Literary and psychology experts alike agree that writer's block comes from a need for guidance, often combined with a deep-seated fear of the unknown. Writers have come up with many different options for getting past that uncharted territory. And their techniques are generally split into two camps.

There's the take-a-break camp, made up of those who think it's best to rest from the subject (or from writing altogether) for a while in order to focus the mind elsewhere. And then there's the write-it-out group who usually have various outlining, revising or other tricks to persevere with the method in order to hone the writing craft. Depending on how your brain works, you can pick whichever works best for you.

Then there's a new model that borrows from both camps. If you've ever found yourself stuck in that scary in-between -- whether it's not knowing where to take your characters next or the dreaded blank page -- this basic exercise can get you started, no matter how your brain works.

EXERCISE Pick a subject without thinking: Simply gaze upon the object nearest to you. This can be something basic and simple, like your coffee mug or computer keyboard. After about a minute or less of visual study (or contemplation if you're vision-impaired), begin writing whatever comes to mind that describes this object. The key is to be organic and accepting of whatever comes up, so remember: There's no right or wrong here.

First, write a physical description: "My coffee mug is off-white in color and made of heavy stoneware material," etc. Be as specifically detailed as you can be, and take as much time as you like. Remember, the idea is to write more, rather than less.

After you have filled a minimum of half a page, begin to write about what feelings this object -- or anything in the sentence you've just written about it -- brings up in you, physically or emotionally. (Both is even better.) Start writing this next segment immediately. Don't pause! It's perfectly acceptable to write associatively here: "When I think of coffee mugs, in general, I always remember my grandfather, who had a pot brewing at every visit. This makes me feel sentimental and a little sad that he's no longer around to give me his words of wisdom over the rim of his cup." It's also okay to stay literal: "This is my favorite mug, because it always feels warm in my hand -- not so hot that it burns me, like the ceramic ones in the cabinet." Try to write more than a page.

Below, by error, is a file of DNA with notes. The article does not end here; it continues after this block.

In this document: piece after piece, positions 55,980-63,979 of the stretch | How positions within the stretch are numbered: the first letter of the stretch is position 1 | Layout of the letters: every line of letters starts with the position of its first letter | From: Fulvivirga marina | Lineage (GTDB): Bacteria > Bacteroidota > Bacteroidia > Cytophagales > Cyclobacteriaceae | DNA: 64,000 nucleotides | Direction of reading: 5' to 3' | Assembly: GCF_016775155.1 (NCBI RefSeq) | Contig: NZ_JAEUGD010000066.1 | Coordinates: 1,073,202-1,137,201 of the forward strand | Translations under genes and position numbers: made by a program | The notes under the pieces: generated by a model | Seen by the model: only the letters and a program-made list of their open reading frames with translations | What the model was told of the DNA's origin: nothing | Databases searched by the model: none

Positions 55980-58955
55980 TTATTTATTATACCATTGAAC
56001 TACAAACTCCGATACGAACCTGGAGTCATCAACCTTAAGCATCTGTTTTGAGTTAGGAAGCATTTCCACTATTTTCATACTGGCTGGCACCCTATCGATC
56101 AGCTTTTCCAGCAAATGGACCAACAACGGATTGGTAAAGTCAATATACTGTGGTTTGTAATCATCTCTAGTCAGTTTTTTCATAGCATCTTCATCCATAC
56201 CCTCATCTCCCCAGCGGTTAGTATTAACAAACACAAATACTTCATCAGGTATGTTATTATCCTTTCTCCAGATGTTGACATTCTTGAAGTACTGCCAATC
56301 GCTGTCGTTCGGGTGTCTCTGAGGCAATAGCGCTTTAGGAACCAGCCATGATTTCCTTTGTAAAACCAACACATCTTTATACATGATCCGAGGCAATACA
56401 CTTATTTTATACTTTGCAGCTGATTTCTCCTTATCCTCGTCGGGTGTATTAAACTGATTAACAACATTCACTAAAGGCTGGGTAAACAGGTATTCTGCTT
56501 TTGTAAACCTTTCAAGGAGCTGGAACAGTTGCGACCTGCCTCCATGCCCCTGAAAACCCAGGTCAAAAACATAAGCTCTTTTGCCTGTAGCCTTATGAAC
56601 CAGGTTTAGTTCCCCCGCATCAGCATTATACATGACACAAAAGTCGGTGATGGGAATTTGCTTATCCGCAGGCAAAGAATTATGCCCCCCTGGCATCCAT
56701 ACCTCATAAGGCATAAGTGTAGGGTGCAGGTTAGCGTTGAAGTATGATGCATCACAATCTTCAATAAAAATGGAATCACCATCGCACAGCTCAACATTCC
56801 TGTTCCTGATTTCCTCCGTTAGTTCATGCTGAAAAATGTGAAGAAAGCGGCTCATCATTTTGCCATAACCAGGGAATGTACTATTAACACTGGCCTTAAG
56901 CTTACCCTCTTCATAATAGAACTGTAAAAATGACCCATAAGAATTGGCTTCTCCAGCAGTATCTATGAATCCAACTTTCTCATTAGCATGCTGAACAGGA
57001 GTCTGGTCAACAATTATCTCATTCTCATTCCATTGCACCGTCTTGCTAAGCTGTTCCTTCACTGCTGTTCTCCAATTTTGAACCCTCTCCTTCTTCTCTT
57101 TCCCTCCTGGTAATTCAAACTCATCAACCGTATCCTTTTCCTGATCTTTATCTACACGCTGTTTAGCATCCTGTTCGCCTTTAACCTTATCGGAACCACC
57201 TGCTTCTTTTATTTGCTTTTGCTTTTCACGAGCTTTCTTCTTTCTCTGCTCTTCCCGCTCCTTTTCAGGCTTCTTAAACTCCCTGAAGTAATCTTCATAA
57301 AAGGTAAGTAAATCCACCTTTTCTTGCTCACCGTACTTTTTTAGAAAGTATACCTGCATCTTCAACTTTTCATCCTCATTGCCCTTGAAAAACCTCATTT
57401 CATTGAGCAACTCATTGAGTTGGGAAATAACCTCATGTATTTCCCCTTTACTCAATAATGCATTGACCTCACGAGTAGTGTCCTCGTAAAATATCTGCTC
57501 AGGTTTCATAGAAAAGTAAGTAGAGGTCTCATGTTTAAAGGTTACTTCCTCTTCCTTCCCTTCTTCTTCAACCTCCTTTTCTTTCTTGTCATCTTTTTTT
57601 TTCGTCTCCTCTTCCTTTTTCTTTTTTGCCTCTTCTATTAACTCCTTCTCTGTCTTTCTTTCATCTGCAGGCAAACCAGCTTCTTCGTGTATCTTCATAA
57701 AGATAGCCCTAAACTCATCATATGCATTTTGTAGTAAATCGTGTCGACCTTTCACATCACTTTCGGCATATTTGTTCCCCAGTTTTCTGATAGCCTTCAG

Finally, see if you can bring the writing to a close, coming full circle by mentioning whatever you started with -- even if you have to do this by mentioning how unrelated the two ideas are, in segue. For example: "My grandfather never owned a plain coffee mug like the one I drink from today" or "It's the stoneware that makes the difference." Just closing the loop between the beginning and the ending of your written piece is enough to end the exercise, and still makes for good practice in writing.

This exercise can jump-start anything, from an introspective journal entry to a dryly fact-based report, and is excellent for fiction work. It helps your creative synapses begin to fire and helps you start to draw connections where you wouldn't as easily otherwise. Once your creative cells are firing, you can usually see what was troubling you before with a completely new perspective that's no longer hindered. Try it and see for yourself!

Author's Bio: 

Kealah (KEE-la) Parkinson is a Communications Coach and the creator of the Speak Your Truth life communications course. Her course e-workbook can be downloaded by anyone at She blogs weekly at